Well, just about everything for organizational and individual well-being!

Beginning a new year and moving closer to a new decade are good reasons to reflect on what the next generation of workplace wellness could be.  Health promotion has successful roots in the workplace, which exploded in the 1980s after the 1979 Surgeon General publication, The Health of the Nation. Since then, workplace wellness evolved to focus on reducing health risks and lowering healthcare costs.

Now there is a growing movement to expand beyond this current focus on healthcare cost savings, risk factors and physical health to equally embrace all of the dimensions and determining factors impacting well-being. These dimensions have been known for decades, from Dr. Hettler’s, Six Dimensions of Wellness (1976), to Michael O’Donnell’s Model of Health Promotion (1989), and Gallop’s Five Essential Elements of Well-Being (2010).

In addition, other determining factors impacting health are well known and need to be addressed as part of a comprehensive and successful wellness program. Determining factors may include needed benefits, access to care, work processes and work schedules, community resources, and the climate and culture of the workplace – these matter.

Regardless of the model or dimensions you select for your wellness program, many experts are adamant that the time has come to redesign workplace wellness, expanding from a medical model of health risks toward an ecological model that encompasses organizational and determining factors impacting employee health and health behaviors.

Here’s the thing to remember, any benefit in reducing health risks or improving healthy behavior changes will be completely undone if organizational factors are not addressed or if aspects of the culture and work climate are toxic.

Here are a few key aspects and ideas to consider for your next generation – or evolution – of workplace wellness:

  • Continue promoting healthy lifestyles such as healthy eating (DASH), physical activity, tobacco cessation, chronic disease management, EAP referrals, and limiting alcohol. There are many successful strategic initiatives; however instead of focusing on health risks change the conversation towards joy, energy, thriving, flourishing… In addition,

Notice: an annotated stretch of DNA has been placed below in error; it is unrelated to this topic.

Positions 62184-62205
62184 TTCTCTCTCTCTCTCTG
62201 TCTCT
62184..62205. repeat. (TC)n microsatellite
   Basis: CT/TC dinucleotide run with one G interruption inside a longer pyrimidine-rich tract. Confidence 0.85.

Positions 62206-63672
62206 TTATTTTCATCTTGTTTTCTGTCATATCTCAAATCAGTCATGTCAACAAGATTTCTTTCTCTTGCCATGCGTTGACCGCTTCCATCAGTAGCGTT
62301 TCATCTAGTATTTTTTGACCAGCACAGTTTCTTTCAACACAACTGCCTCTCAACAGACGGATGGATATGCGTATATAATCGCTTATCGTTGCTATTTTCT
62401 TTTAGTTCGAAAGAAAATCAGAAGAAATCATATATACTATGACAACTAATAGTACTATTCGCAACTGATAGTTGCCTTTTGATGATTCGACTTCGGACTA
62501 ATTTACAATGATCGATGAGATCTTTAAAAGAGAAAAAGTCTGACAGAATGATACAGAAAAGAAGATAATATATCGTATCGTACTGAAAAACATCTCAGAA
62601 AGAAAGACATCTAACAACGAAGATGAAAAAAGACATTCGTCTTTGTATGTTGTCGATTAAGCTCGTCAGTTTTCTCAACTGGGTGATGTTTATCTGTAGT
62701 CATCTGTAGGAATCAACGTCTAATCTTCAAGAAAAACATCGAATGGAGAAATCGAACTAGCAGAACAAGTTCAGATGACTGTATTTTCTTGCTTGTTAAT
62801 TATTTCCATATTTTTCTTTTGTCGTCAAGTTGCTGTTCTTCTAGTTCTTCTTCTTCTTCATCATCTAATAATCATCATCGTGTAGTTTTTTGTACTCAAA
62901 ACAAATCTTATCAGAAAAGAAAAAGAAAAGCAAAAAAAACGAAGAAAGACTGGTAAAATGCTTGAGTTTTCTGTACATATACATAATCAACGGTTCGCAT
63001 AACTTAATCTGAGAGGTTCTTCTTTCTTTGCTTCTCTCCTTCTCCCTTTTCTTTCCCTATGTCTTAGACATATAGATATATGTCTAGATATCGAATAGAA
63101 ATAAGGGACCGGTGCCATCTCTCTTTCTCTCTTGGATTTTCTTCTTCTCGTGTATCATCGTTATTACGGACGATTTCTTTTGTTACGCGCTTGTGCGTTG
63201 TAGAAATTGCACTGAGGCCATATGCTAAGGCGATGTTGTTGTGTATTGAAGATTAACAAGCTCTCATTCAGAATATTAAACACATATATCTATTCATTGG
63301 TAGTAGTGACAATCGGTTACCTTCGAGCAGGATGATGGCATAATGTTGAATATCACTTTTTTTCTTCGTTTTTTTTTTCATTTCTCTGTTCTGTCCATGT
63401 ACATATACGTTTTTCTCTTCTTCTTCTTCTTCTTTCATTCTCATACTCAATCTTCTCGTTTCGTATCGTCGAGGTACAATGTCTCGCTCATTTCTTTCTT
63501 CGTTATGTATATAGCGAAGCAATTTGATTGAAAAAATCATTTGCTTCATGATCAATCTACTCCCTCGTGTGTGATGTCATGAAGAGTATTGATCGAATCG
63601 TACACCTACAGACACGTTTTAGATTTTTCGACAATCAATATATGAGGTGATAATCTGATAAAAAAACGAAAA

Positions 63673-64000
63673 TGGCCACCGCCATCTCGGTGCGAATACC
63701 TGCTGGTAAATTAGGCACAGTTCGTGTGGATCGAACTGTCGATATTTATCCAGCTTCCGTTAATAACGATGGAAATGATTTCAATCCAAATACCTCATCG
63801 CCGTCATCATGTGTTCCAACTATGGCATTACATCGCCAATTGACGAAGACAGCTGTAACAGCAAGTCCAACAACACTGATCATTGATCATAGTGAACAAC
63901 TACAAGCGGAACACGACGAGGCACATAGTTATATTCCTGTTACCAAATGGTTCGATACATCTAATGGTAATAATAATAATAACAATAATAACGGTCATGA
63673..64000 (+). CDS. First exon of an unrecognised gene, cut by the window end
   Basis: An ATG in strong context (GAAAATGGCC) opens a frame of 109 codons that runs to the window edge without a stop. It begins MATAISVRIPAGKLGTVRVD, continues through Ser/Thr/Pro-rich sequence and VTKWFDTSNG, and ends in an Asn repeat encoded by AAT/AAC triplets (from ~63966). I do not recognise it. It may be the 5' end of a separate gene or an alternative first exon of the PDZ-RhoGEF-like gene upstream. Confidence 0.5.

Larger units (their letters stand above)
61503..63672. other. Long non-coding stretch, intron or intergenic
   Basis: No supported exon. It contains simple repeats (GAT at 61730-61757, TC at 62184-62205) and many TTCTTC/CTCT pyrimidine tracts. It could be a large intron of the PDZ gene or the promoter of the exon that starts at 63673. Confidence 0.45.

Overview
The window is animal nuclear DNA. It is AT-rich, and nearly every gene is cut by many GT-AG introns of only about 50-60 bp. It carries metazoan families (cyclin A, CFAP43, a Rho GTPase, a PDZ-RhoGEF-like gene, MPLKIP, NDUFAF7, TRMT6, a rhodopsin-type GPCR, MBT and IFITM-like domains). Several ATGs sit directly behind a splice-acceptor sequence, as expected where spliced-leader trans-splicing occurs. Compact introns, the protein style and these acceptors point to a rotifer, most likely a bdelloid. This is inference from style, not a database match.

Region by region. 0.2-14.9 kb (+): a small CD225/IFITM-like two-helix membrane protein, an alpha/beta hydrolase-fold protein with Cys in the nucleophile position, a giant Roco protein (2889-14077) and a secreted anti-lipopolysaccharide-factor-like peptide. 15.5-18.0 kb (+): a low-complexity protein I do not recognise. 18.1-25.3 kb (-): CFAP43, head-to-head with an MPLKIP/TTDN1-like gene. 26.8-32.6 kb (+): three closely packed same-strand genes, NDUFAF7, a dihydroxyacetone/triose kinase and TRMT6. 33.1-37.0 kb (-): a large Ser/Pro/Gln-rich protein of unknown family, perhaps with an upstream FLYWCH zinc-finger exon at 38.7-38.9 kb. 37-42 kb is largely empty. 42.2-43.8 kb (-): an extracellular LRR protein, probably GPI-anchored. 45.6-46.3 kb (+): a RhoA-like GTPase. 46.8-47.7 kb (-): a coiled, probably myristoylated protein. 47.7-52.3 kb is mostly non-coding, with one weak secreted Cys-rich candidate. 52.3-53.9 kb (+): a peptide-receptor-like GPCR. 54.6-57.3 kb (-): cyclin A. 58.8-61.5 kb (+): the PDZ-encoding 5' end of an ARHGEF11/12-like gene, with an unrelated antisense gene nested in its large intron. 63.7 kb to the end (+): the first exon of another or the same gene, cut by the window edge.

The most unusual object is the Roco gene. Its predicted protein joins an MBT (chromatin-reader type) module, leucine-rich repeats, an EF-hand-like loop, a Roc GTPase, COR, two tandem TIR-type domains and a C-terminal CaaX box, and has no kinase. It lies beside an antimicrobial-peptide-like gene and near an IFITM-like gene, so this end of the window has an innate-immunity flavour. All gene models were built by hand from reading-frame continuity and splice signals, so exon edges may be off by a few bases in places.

• Foster other elements of wellness not just physical health, such as for example, social, emotional, psychological, cognitive, financial, and environmental health. We know that social isolation is more than 3Xs more harmful than obesity – and many suffer social isolation when at work… And,
  • Offer initiatives that enhance relationships, connection, resilience, prosperity, and vitality. Employees want a sense of belonging and to feel valued, respected, heard, and trusted. This is energizing! In addition to enhancing wellness, these elements foster high performing teams, engagement, innovation, and collaboration. These require you to,
  • Partner with others within, as well as external to, your organization to assess and address organizational issues.
    • Review employee satisfaction and engagement surveys,
    • Scrutinize exit interview data,
    • Gather employee retention and attrition stats,
    • Gauge the social work environment
    • Assess leader qualities and skills
  • Use your strategic partnerships with HR, other managers in your organization, and with community agencies to address determining factors impacting health.
  • Collaborate with safety, HR, and other managers to cultivate a safe work environment, one that is not just physically safe, butpsychologically Where employees aren’t afraid to speak up, and to voice their opinions and concerns. AND know that their voices are heard.
  • Use your partners and collaborations to cultivate positivity, purpose, meaning, autonomy, and connection, which are essential elements desired by employees that contribute to overall individual and organizational well-being.
    • Ensure that wellness programs foster connection, autonomy, mastery, and purpose.
  • Reconsider incentives as part of your wellness program and look instead to foster intrinsic motivational strategies that are embedded within the culture. This cultivates organizational well-being. We believe – and many agree – that organizational well-being enhances individual well-being.
  • Eliminate weight loss challenges at your workplace. Actually, end focusing on weight and obesity, period. Many experts now recommend not offering or promoting weight loss programs at work.
  • Limit (or end) biometric screenings, and instead promote the US Preventive Services Task Force Guidelines.
  • Move wellness programs from a benefit positioned within the benefits department to a key business strategy aligned to achieve the business mission.
  • Broaden the benefits of health promotion away from healthcare cost savings, to organizational benefits that provide real cost savings, for example, retaining and attracting talent, developing high performing teams, increasing productivity, enhancing engagement, and cultivating collaborative teams, – both employees as well as the organization benefit and profits soar.

The bottom line is that there is an inextricable connection between organizational and employee well-being. This connection can be broadened and enhanced by evolving to the next generation of wellness.  Contact us for a reference list and/or to discuss the strategic possibilities!